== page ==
Human beings are a lot less complicated than you might think . The great motivators for most people, are the desire for survival, sex and love, and power and money. There are other motivators too, like revenge, but usually when you find change, it’s being driven by one of these.
Introspection is the ability to look deep inside and examine your own feelings, thoughts and motives. It’s necessary for growth and change. Surprisingly, not everyone can do introspection. Many either lack the ability, or the desire.
When we don’t look inside at what drives us and others, you’ll feel a sense of disconnect and a separateness that makes us feel alone. Not being in touch with ourselves, can keep us stuck and in a state of denial.
For most of my life I didn’t do introspection. I walked around believing that I was a normal girl, from a normal family, doing normal things and I believed that in my relationships, I was the normal one, I just always seemed to pick the wrong men. I even remember throwing around the statement that, ‘You can’t stereotype people. Everyone’s different.’
I came to realize later on that a stereotype happens, because at it’s essence it’s a behavior that keeps repeating, so yes you can stereotype. As I learned more I came to believe that behavior patterns were just like physical symptoms for the mind. If you go to your family doctor and say I feel dizzy, have blurred vision and trouble speaking, he might say, ‘You’re having a stroke.’ Well the same can be said for mental and emotional conditions – they have symptoms, that manifest in our behaviors.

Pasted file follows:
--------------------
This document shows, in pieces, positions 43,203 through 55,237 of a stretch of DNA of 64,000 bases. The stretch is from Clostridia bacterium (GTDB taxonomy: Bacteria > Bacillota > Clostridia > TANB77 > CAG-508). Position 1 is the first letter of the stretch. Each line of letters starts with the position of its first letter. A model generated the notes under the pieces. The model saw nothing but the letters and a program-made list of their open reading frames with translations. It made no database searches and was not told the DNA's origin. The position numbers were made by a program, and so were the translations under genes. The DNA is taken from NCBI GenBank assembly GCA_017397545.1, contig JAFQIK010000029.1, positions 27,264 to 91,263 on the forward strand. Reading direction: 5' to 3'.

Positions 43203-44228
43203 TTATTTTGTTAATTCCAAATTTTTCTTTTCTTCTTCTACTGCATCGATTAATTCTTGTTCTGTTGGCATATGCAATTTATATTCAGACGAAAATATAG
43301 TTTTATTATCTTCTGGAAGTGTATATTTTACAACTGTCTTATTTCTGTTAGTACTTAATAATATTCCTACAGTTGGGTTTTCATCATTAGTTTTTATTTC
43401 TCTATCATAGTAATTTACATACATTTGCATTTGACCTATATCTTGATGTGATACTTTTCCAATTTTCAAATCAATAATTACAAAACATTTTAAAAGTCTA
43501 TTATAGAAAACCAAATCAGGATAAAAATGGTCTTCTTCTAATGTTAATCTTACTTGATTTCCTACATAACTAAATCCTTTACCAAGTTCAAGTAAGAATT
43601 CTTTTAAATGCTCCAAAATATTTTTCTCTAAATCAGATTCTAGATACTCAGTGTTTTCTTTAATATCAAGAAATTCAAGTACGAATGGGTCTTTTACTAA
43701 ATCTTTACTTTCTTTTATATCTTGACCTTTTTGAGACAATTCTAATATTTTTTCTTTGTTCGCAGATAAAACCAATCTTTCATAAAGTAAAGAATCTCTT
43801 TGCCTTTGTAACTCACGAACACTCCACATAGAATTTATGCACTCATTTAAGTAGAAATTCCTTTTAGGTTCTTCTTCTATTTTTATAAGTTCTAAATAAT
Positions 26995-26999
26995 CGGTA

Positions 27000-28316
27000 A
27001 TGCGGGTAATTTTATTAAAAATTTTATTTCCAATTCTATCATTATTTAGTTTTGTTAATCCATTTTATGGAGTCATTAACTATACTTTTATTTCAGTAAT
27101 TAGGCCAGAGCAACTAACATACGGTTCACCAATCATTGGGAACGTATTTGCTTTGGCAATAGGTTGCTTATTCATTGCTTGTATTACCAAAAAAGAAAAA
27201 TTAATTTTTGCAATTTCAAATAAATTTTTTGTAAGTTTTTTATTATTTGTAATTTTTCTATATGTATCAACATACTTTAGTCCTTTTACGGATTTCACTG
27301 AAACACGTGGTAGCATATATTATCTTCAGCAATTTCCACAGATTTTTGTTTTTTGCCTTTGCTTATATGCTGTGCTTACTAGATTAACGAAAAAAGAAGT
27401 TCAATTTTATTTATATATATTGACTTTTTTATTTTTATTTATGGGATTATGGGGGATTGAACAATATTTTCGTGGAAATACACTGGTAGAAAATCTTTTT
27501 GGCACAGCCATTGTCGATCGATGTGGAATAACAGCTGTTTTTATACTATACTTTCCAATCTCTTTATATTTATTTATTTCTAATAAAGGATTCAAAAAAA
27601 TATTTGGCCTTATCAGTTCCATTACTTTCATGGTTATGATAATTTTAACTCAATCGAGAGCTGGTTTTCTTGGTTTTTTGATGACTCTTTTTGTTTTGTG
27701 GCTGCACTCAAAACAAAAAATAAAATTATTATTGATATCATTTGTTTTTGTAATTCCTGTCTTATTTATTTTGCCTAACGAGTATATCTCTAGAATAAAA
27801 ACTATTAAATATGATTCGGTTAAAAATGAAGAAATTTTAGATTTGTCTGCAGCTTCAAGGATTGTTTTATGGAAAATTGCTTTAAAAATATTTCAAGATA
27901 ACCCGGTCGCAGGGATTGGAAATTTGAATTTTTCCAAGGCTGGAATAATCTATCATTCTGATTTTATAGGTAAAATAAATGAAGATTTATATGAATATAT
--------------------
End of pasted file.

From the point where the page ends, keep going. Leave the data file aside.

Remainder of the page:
It’s usually not until a tragedy happens that we start to really question things and look for answers. It’s far too easy to get carried away and preoccupied with life. I could have spent decades with my Narcissist, just watching the years go by and continuing to lie to myself and everyone else. I was really unaware of what was wrong with me, until I was forced to see it and I came across something that made me start to question everything I thought I knew.
I had no idea what being emotionally healthy meant. I didn’t know what emotionally healthy even looked like. I certainly didn’t have any role models to follow. After my Narcissist left me I was so lost and such a mess, I started to believe that something was seriously wrong with me. I didn’t understand why I was so afraid and why I couldn’t just get over it. And what usually happens when we are desperate and lost? Something fell onto my lap – it was exactly what I needed, exactly when I needed it.